The Lost Girls of Rome, p.10Donato Carrisi
While he had been carrying out his research in the library that morning, Clemente, as promised, had acquired the file on the case for him – code number c.g. 796-74-8. It contained a detailed dossier on all the protagonists involved in the affair. He had left it for him inside a letter box in a large block of flats. It was a place they always used for exchanging documents: that particular box was not assigned to any of the occupants of the block.
Marcus had had plenty of time to study Ranieri’s profile while waiting for the detective to arrive.
Ranieri did not have much of a reputation. But that was hardly surprising. He had been suspended from the list of licensed investigators for improper conduct. Apparently, this was not his only occupation: in the past he had taken part in various scams, and had even done time in prison for passing false cheques. His best client was Raffaele Altieri, from whom, over the years, he had managed to obtain a considerable amount of money, although their relations had broken off abruptly. The office in the wealthy Prati neighbourhood was a facade to attract unknowing clients he could exploit. He did not even have a secretary.
It was as Marcus was going over these things in his mind that a woman’s scream echoed down the stairwell. It seemed to come from the top floor.
His training was clear: in cases such as this, he should leave immediately. Once in a safe place, he would be able to alert the police. The most important thing was anonymity, which had to be preserved at all costs.
I don’t exist, he reminded himself.
He waited to see if anybody in the building had heard anything. But nobody appeared on the landings. Marcus couldn’t help it: if a woman really was in danger, he would never forgive himself for not intervening. He was about to go up to the top floor when the door of the office opened and Ranieri started down the stairs. Marcus took shelter in the recess and the man passed without noticing him. He was carrying a leather briefcase.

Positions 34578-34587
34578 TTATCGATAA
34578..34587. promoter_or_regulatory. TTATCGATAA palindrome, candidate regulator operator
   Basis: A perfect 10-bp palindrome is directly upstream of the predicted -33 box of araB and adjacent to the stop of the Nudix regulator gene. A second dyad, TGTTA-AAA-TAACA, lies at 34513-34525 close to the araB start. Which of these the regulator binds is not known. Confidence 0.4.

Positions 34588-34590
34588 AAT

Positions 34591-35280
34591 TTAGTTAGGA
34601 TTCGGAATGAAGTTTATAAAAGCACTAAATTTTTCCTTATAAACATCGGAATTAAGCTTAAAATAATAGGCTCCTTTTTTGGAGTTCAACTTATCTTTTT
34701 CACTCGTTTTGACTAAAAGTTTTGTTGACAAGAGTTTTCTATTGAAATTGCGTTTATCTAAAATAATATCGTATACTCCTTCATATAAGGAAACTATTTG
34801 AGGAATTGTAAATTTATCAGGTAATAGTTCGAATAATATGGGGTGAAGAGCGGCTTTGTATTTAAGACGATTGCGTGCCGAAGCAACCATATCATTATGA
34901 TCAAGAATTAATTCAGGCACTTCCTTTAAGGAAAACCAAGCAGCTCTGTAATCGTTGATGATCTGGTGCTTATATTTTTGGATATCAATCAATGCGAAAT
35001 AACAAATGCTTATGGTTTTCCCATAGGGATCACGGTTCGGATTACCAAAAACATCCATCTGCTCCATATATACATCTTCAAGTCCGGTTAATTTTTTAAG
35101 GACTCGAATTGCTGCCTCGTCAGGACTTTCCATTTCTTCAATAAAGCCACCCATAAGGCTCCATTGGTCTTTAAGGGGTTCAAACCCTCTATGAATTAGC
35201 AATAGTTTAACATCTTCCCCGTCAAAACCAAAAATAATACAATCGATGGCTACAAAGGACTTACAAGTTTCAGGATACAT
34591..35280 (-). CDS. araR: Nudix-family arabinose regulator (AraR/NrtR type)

When Marcus was sure that Ranieri had left the building, he raced up the stairs, hoping he was still in time.
When he reached the landing, he launched a kick at the door of the office. He found himself in a narrow waiting room. At the end of the corridor was a single room. Marcus rushed in that direction. When he got to the doorway, he stopped. He could hear a knocking sound from inside. He leaned in cautiously and saw that it was just an open window banging in the wind.
But there was a second door, which was closed. He approached cautiously. He placed his palm on the handle and opened it abruptly, sure he would be faced with some terrible scene. It was nothing but a small bathroom. And it was empty.
Where was the woman he had heard screaming?
The doctors had warned him about auditory hallucinations. A side effect of his amnesia. It had happened before. Once he had thought he heard a telephone ringing incessantly in his attic room in the Via dei Serpenti. But he didn’t have a phone. On another occasion, he had heard Devok calling him by name. He didn’t know if it was really his voice, as he couldn’t remember what it sounded like. But he had linked the sound to Devok’s face, which gave him hope that one day his memory might come back. The doctors said no, amnesia linked to brain damage is always irreversible, and his wasn’t a psychological condition. He still believed, though, that he might eventually retrieve some hidden, ancestral memories.
He took a deep breath, trying to get the woman’s scream out of his ears. He had to figure out what had happened in that room.
He went to the open window of the office and looked down: the space where Ranieri had parked his green Subaru was empty. The fact that he had taken the car meant that he wouldn’t be back soon, so Marcus had a little time.
He noticed an oil stain on the asphalt. Added to the mud he had noticed on the bodywork of the car earlier, it suggested that some time that morning Ranieri had been somewhere where the ground was uneven, soiling and damaging the Subaru in the process.
He closed the window and turned to the office.
Ranieri had stayed barely ten minutes. What had he come to do?